Sunday, May 16, 2010

Sucking the very life out of the Constitution

I've written about at length about "No Refusal Weekends" in Harris County, around Texas and even in other states. Now you have the opportunity to see what happens on a No Refusal Weekend:

This video is from a DWI arrest on July 4, 2009, a No Refusal Weekend. The defendant, Curtis Nelson, was involved in an accident -- he was rear-ended. But he ended up on the wrong side of a forced blood draw because an officer smelled alcohol on his breath and thought he was slurring his words.

At the police station, Mr. Nelson declined a request to submit to a breath test. So, the police got a judge to rubberstamp a warrant authorizing them to draw blood. The entire process makes a mockery of the Constitution as judges blithely sign off on search warrants without a showing of probable cause.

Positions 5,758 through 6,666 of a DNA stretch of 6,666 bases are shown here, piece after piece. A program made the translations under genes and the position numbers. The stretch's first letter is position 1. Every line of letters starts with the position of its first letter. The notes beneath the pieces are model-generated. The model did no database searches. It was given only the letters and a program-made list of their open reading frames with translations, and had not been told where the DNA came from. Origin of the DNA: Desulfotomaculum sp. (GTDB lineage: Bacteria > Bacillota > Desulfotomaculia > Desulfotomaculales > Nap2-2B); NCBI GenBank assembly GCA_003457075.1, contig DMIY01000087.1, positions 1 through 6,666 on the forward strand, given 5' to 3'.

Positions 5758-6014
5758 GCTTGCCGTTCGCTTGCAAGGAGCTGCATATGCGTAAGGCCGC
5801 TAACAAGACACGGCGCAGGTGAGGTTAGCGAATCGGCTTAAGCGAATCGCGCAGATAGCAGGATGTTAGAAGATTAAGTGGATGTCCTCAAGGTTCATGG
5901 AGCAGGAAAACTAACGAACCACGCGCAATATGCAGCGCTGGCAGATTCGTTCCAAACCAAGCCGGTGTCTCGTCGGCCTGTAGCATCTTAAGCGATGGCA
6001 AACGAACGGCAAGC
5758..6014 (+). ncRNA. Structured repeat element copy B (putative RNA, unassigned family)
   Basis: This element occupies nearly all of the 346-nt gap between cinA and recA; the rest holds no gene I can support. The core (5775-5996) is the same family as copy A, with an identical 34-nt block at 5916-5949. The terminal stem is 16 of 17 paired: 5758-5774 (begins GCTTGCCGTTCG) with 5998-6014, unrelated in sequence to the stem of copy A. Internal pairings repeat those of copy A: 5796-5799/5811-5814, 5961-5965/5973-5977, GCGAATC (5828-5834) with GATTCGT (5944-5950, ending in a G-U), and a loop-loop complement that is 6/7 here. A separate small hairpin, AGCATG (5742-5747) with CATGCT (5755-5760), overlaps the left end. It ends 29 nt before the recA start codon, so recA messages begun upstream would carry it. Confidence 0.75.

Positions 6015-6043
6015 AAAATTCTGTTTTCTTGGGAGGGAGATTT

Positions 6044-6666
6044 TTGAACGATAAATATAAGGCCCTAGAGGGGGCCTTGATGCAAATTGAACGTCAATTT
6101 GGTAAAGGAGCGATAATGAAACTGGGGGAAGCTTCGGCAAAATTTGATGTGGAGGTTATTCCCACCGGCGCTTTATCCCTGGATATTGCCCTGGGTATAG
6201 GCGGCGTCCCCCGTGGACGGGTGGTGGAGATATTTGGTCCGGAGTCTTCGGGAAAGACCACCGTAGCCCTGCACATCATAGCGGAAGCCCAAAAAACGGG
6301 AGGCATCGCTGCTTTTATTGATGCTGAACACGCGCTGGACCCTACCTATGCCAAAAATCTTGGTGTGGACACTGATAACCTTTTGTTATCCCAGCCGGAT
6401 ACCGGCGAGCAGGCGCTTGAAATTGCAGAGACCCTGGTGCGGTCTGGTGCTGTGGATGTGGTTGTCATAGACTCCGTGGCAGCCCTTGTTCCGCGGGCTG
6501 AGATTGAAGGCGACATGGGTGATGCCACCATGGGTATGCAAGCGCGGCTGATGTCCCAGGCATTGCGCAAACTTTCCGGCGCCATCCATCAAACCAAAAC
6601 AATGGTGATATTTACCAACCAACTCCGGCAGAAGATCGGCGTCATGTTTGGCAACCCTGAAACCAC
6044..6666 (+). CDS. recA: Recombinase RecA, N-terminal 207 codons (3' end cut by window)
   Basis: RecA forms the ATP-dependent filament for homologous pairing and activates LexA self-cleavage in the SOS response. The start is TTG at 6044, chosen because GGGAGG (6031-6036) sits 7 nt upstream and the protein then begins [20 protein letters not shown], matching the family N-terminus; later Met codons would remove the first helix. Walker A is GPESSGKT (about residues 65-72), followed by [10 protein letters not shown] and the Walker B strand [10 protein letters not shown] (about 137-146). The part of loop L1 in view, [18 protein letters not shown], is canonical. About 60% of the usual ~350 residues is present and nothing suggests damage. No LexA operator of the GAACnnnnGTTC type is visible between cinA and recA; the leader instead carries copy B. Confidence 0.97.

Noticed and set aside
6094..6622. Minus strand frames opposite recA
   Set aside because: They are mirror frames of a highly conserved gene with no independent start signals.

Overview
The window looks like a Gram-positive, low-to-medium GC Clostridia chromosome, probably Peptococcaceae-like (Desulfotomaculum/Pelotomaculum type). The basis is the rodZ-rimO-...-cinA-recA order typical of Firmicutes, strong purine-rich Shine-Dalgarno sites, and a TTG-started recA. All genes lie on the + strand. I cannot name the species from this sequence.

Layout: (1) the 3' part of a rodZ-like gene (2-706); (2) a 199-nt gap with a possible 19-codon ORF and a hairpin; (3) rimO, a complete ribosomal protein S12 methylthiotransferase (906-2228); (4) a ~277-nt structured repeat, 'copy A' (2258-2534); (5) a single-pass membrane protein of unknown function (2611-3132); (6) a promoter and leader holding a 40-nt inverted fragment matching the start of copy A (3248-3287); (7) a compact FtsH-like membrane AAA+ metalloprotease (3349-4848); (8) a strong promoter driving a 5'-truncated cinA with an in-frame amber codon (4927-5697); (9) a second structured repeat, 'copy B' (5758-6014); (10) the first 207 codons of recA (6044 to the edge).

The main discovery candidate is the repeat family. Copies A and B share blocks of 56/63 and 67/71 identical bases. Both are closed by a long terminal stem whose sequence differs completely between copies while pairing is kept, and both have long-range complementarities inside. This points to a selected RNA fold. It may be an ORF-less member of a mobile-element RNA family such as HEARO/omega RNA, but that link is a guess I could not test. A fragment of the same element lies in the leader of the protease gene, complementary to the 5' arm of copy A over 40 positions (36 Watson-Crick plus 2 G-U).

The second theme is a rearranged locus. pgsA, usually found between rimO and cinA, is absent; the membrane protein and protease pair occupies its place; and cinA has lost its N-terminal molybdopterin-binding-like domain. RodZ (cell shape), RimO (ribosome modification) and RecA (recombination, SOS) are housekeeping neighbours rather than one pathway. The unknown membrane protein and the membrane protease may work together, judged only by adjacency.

Just to put this in perspective. In Texas a citation for a moving violation is a Class C misdemeanor, punishable by a fine of up to $500 (except in a couple of specific cases). One step above a traffic ticket is a Class B misdemeanor, punishable by up to 6 months in the county jail and a fine of up to $2,000. DWI is a Class B misdemeanor -- one step removed from a traffic ticket. A lowly misdemeanor and we're subjected motorists to forced blood draws. Why? Because people have learned enough about breath tests to know you're generally better off not blowing. And so the prosecutors and judges get together and decide to subvert the 4th Amendment in the name of making it easier for the state to convict motorists of driving while intoxicated.

You don't see judges signing off on warrants on the spot to take blood and hair samples from persons arrested for sexual assault or murder. But we have no compunction about forcing a needle into someone's arm who is accused -- that's right, accused -- of driving while intoxicated.

Luckily for Mr. Nelson, Harris County Criminal Judge Jay Karahan saw it for what it was and suppressed the results of the blood draw.

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